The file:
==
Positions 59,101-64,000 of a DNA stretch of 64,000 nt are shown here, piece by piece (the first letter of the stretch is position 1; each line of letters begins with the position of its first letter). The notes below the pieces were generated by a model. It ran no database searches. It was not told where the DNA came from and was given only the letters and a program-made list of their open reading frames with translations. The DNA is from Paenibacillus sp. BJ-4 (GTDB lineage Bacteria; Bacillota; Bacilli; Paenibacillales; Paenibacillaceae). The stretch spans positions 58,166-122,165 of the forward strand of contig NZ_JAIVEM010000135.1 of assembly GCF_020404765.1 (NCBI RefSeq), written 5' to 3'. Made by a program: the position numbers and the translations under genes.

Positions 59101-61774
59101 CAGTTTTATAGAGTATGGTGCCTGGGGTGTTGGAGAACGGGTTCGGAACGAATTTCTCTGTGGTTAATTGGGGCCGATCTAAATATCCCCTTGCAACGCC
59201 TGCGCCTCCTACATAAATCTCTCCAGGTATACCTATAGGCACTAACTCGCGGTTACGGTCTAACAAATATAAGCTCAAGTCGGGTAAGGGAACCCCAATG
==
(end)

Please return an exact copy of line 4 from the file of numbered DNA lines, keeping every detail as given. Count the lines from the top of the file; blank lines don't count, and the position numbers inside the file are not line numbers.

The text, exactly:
59201 TGCGCCTCCTACATAAATCTCTCCAGGTATACCTATAGGCACTAACTCGCGGTTACGGTCTAACAAATATAAGCTCAAGTCGGGTAAGGGAACCCCAATG